This Is How Long Chickenpox Is Actually Contagious

You don't need to be an epidemiologist to know that chickenpox is a very contagious disease. Before vaccines were available, catching chickenpox at some point was practically inevitable. Chickenpox infected 4 million people each year, causing over 10,000 hospitalizations and over 100 deaths. Fortunately, vaccines have greatly reduced the incidence of chickenpox. Despite a rapidly growing population, there are now 92% fewer cases, 84% fewer hospitalizations, and 90% fewer deaths from chickenpox in the United States (per CDC). A small number of vaccinated people still catch chickenpox, but they generally have mild cases with fewer blisters and faster recoveries (per New York State). 

Although chickenpox is commonly viewed as a children's disease, it is possible for adults to catch it if they have never had it nor been vaccinated. In fact, an unvaccinated person who has never had chickenpox has a 90% chance of catching it if it enters their household, and for adults, this is particularly dangerous. Adults who develop chickenpox are 25 times more likely than children to die from it (per National Foundation for Infectious Diseases).

According to New York State, people can catch chickenpox by touching an infected person or something an infected person recently touched, or even simply by being near an infected person who is coughing or sneezing. A newly infected person typically starts showing symptoms two to three weeks after exposure.

A person with chickenpox is often contagious until all their blisters have dried out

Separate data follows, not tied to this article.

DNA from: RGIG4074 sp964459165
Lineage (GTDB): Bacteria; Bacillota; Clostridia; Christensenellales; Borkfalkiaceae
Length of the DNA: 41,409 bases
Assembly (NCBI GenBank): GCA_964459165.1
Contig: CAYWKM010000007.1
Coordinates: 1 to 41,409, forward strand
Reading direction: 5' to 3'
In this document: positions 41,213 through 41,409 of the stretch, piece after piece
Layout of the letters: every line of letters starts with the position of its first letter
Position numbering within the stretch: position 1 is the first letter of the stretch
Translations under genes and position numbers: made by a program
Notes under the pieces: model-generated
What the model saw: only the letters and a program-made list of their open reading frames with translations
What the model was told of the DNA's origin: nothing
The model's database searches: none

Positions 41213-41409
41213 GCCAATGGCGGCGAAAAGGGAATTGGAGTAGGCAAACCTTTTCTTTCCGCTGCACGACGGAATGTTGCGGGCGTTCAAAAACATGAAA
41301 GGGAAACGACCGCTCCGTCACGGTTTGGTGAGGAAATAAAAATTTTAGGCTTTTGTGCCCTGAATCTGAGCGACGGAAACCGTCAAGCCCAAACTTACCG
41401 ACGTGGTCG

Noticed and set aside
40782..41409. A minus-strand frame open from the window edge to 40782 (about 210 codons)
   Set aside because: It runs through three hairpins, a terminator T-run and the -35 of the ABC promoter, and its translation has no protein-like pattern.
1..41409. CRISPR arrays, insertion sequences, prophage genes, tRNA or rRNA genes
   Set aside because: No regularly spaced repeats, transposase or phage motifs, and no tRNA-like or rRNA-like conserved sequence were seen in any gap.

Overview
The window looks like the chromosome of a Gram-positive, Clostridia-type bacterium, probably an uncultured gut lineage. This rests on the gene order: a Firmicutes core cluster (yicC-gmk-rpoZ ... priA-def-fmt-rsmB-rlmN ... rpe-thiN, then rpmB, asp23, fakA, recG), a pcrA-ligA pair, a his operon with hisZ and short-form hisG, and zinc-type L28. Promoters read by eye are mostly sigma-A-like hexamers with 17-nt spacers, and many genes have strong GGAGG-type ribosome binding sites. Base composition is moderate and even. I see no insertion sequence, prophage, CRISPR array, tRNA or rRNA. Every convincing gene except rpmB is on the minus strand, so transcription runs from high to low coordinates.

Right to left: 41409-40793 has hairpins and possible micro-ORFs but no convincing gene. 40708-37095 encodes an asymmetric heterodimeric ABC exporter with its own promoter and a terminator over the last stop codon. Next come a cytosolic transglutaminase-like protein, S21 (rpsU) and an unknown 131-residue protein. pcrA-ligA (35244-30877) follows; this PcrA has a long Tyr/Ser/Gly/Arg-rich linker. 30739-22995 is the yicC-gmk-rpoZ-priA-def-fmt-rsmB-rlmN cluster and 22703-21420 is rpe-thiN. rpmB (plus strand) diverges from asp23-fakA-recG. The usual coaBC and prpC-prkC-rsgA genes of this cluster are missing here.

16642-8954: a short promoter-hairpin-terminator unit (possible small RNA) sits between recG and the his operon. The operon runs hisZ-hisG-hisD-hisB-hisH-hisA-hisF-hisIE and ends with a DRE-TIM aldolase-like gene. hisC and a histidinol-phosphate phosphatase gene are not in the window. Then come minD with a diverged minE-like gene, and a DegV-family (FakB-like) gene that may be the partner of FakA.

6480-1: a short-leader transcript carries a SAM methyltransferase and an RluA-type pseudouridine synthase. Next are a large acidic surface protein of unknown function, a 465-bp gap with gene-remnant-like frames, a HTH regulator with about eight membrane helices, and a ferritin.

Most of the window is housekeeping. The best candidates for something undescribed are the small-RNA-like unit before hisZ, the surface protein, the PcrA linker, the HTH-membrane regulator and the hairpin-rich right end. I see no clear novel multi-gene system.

Unfortunately, a person may be able to spread the disease before you can even tell that they have chickenpox. They can be contagious from one to two days before they develop a rash, until all of their blisters have dried out and formed scabs (per CDC). According to Kid's Health, it is not uncommon for new spots to appear after some blisters have already dried up, and it typically takes up to two weeks for all blisters to crust over.

If a person is vaccinated, it is possible to develop blisters that do not scab. According to the CDC, such a person is contagious until they have gone a full day without developing any new blisters.

Historically, since chickenpox was viewed as practically inevitable, many parents would deliberately expose uninfected children to people with chickenpox in order to "get it over with", since chickenpox is much more dangerous for adults than children. The CDC strongly advises against this practice, since it is possible even for healthy children to suffer serious complications from the virus. Now that vaccines are widely available, vaccines should be our first step in protecting our children against chickenpox.